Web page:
26. 26. INSTITUTO DEL MAR CAPITAN WILLIAMSFUNDACIONALMIRANTE CARLOS Hatching system consist of a number of stacked hatching troughs or trays, with grids or baskets to support the eggs. The CONDELL troughs then flow from one onto another, often with water cascading to aerate between the troughs. Used extensively for salmonids and other species with large (>4mm eggs). Calorie Unit of energy. The amount of heat required to raise 1 gram of water by 1 degree centigrade. See Energy for conversion tables Canister Filters Enclosed housings usually containing fine mesh baskets, into which filtration or other media ca be put. Often used in conjunction with activated carbon and zeolite materials. Generally designed for small flow rates, although larger units are sometimes custom built. Cannibalism The eating of ones own kind. Cannibalism can most often occur as a result of overcrowding, starvation and lack of grading (through there being a size difference in the fish great enough to enable the larger of the fish to eat the smaller fish). Some species which are left to spawn relatively naturally (e.g. tilapia) have been known to eat their young if severely stressed. More prevalent in carnivorous fish such as eels (Anguilla anguilla) see also nipping Canthaxanthin Canthaxanthin is a naturally occurring chemical in the family of carotenoids. It is a pigment that is sometimes used to give salmonids their pink colour. Synthetically produced canthaxanthin is available under the name of Carophyll pink, EEC no.E161. Astaxanthin has largely replaced the use of Canthaxanthin in salmonid diets due to adverse publicity. Carapace The hard exoskeleton shell of crustaceans Carbohydrate General term for compounds such as sugars, starches and cellulose. Contain carbon, oxygen and hydrogen. Most carbohydrates can be used as an energy source by animals, although some are difficult to digest (especially by carnivores) and so release only small amounts of energy to the body Carbon Chemical symbol "C" - The essential building block of all organic compounds. Often needs to be added to the water (often in the form of methanol) to supply bacteria in denitrification filters. See also Activated Carbon Carbon Dioxide Produced as a result of respiration by the fish and other aerobic organisms (including plants) in the system. The amount of carbon dioxide produced is directly proportionate to the oxygen consumed. For every 1g oxygen that is consumed, 1.4g carbon dioxide is produced. Carbon dioxide has the effect of increasing the acidity of the water, it is present in three different forms in the water : CO2 (free carbon dioxide, which is the toxic form), HCO3- (bicarbonate ion, and CO3- - (carbonate ion). The concentration of each is dependant on the pH of the water. The table shows the effect of pH on the proportions of different forms of carbon dioxide in freshwater. As free carbon dioxide is the form that is toxic to fish, high toxic concentrations are only normally found in neutral or acidic waters. Most surface waters, in their natural surface state contain low concentrations of carbon dioxide (<6 mg/l). There are situations however, where toxic levels may be reached : 1. Acidic groundwater can contain very high carbon dioxide concentrations and require degassing prior DEPARTAMENTO DE INGLES: PABLO CORTEZ DIAZ – DAVID AMIGO HENRIQUEZ 2007
  27. 27. INSTITUTO DEL MAR CAPITAN WILLIAMSFUNDACIONALMIRANTE CARLOS to use 2. Ponds with large phytoplankton populations can be the cause; carbon dioxide may reach high concentrations CONDELL during the night or during cloudy weather, as the plants consume oxygen as part of their natural respiration, 3.Fish transportation - carbon dioxide build up can occur in transport tanks, especially when in enclosed tanks or bags containing oxygen. Open tanks and aeration is much more preferable as it gives the carbon dioxide a chance to escape, this is especially important when transporting fish in acidic water for long journeys. High carbon dioxide concentrations are harmful to fish as the blood becomes less efficient in getting rid of its carbon dioxide across its gills. This means that some of the carbon dioxide stays in the blood, taking up a space where an oxygen molecule would otherwise have occupied. For example a carbon dioxide concentration of 25mg/l equates to almost a 50% drop in the fishes carrying capacity for oxygen. This will limit growth and make the fish more susceptible to any diseases. General guidelines for carbon dioxide concentrations are : <15 mg/l acceptable for most species, 15- 30mg/l sublethal effects including respiratory stress and the development of kidney stones (nephrocalcinosis) in some species. >30mg/l lethal to many species with prolonged exposure. Carbon dioxide can be removed / controlled by using aeration or degassing techniques, or adding lime to a pond (this should be carried out very slowly, as in acidic waters, small additions of lime can lead to large increases in the pH, which will stress the fish), approximately 1meq of hydrated -- lime can remove 2.25mg/l CO2 . Careful planning of stocking, feeding, fertilising and use of oxygenation can also help prevent high carbon dioxide levels occurring. Shallow ponds are less likely to suffer carbon dioxide problems than deep ponds. Carbonate minerals 2- A group of minerals containing the anion CO3 as the fundamental unit of their structure. Carbonate minerals are used for buffering water to increase the alkalinity. See also lime Carcinogen Any substance that either produces or accelerates the development of cancer Carnivore An animal that feeds solely on other animals. Carotenoids A group of yellow, orange and red lipid soluble pigments. A form of vitamin A. See also Astaxanthin, Canthaxanthin Carrier An animal that harbours a disease without showing symptoms. see also asymptomatic carrier Carrying capacity The amount (either expressed in weight or number) of animals that a given system is capable for supporting. The carrying capacity is limited by a factor which on farms is usually oxygen then ammonia and carbon dioxide / B.O.D. Cartilage A firm, flexible connective tissue. In vertebrates, the cartilage forms the skeleton in the early stages of development, after which it is largely replaced by bone. Some cartilage remains at the joints to give flexibility and support. Some fish, such as sharks remain with their skeletons made of cartilage, these are termed "cartilaginous". Some parasites (such as Myxosomas cerbralis) can only enter the fish and complete their life cycle, if the skeleton is still cartilaginous. For this reason, if there is a risk of infection, fish are often kept on spring or borehole water supplies until their skeletons have hardened. DEPARTAMENTO DE INGLES: PABLO CORTEZ DIAZ – DAVID AMIGO HENRIQUEZ 2007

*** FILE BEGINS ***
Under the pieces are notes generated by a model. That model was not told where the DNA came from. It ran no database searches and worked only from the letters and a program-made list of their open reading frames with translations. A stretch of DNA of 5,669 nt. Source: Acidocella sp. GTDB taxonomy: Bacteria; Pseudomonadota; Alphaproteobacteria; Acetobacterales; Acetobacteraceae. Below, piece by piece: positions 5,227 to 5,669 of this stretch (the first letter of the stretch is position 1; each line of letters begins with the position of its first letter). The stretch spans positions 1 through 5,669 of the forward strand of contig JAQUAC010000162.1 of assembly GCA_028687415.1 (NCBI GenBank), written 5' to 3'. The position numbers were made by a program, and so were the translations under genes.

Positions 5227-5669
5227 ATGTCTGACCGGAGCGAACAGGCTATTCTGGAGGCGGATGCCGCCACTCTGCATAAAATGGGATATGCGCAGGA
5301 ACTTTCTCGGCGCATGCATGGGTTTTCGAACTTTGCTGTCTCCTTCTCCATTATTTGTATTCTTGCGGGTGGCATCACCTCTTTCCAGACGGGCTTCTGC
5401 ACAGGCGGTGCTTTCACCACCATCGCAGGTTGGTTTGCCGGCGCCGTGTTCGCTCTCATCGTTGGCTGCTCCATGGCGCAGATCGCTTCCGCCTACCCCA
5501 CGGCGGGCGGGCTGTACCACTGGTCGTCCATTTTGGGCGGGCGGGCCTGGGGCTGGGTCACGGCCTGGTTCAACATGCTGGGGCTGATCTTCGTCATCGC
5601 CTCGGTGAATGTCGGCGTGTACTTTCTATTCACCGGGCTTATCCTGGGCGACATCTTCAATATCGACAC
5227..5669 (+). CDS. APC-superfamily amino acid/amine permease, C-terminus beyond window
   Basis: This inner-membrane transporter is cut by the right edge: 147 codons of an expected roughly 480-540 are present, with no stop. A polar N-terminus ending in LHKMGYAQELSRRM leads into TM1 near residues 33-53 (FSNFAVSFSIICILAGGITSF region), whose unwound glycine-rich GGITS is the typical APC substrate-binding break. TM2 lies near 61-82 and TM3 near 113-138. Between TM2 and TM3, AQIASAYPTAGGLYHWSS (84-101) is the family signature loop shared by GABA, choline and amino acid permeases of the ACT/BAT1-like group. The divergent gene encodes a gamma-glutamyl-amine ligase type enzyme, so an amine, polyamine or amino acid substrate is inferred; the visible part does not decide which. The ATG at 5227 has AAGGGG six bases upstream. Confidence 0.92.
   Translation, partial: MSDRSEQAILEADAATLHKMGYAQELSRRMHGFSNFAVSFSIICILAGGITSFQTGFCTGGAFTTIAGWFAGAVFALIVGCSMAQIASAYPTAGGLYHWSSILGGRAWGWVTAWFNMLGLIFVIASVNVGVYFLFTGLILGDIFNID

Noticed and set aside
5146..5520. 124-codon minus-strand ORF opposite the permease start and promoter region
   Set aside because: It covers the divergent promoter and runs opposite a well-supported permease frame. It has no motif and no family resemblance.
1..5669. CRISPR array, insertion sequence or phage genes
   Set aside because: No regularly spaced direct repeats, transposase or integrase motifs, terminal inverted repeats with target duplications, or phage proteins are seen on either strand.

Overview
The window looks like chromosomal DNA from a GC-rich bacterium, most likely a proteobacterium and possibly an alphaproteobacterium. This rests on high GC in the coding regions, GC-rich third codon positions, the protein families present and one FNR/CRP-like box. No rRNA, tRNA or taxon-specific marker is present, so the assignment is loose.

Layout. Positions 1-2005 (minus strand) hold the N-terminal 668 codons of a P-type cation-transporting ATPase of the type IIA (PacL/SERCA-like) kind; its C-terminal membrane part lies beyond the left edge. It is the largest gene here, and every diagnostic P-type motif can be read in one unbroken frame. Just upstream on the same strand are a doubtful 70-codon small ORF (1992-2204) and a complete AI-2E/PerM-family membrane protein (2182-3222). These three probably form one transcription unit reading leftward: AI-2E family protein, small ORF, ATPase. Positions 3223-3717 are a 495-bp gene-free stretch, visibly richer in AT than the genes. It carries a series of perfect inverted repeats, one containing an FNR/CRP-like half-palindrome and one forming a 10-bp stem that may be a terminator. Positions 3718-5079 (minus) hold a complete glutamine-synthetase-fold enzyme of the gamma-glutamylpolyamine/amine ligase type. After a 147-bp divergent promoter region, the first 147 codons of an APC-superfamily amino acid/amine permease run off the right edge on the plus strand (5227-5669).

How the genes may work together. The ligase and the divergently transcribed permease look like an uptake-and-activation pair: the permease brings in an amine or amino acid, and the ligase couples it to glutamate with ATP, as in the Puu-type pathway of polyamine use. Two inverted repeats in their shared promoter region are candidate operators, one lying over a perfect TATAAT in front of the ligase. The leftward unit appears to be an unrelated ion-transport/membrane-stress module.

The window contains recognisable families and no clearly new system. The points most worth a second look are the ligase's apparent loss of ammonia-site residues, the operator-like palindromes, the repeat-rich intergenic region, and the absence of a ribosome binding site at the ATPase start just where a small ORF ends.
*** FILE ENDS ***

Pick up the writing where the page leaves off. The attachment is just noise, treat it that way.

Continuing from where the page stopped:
28. 28. INSTITUTO DEL MAR CAPITAN WILLIAMSFUNDACIONALMIRANTE CARLOS Cartridge Filters CONDELL Enclosed vessels which house a replaceable filter membrane. The filter membrane is generally of a pleated or a woven material. Cartridge filters are used primarily for filtration of water of 20 microns and below. Disadvantages of using cartridge filters include the cost of replacement filter elements, the cost of pumping the water through the filters ( the finer the membrane, the greater the headloss across the filter) and the maintenance of large numbers of filters, should large flows be required. Cartridge filters do however have their applications in situations such as marine hatcheries, where pre-filtration is often used and very low flow rates are required. see also mechanical filtration Catadromous A fish which spawns in the sea and lives most of its life at freshwater e.g. European eels (anguilla anguilla) See also Anadromous Cataracts An irreversible clouding of the lens of the eye. Appears as a grey / white colour in the normally black lens of the eye. May be due to either physical damage sustained whilst handling, irritation from disease organisms such as Diplostomum spathacaeum, or a result of incorrect nutrition. The cataracts impair the vision of the fish. In some species, such as sight feeders like salmonids this can lead to a wasting away and eventual mortality. Some fish will however adapt and feed from the bottom of a tank / pond. This will usually result in very poor FCR and lesions to the mouth parts which can in turn lead to other infections. Poorly sighted fish are normally removed and killed to prevent them becoming stressed and risking the development of disease conditions which could threaten the rest of the stock. Catchment see Watershed Cation A positive ion Caudal Peduncle The name given to the area where the tail of a fish joins the body. Sometimes also called the "wrist". Some operators will use this area to hold the fish, although excessive struggling by the fish can cause damage to the spine and body tissues if it is not also supported elsewhere. This can result in poor fillet quality. CCVD see Channel Catfish Viral Disease Centrifugal Pumps The workhorses of most applications, centrifugal pumps use a rotating impeller that draws water into its centre and through centrifugal action, throws it outwards through vanes in the impellor and out of the pump. Efficiencies are generally in the 55 - 80% range depending on how closely the application fits the optimum curve of the pump. Cell division The process by which cells split into two copies of the original. Forms the basis of development of ova once fertilised. The single cell divides into two, these two then divide resulting in four and so on. Cephalopod DEPARTAMENTO DE INGLES: PABLO CORTEZ DIAZ – DAVID AMIGO HENRIQUEZ 2007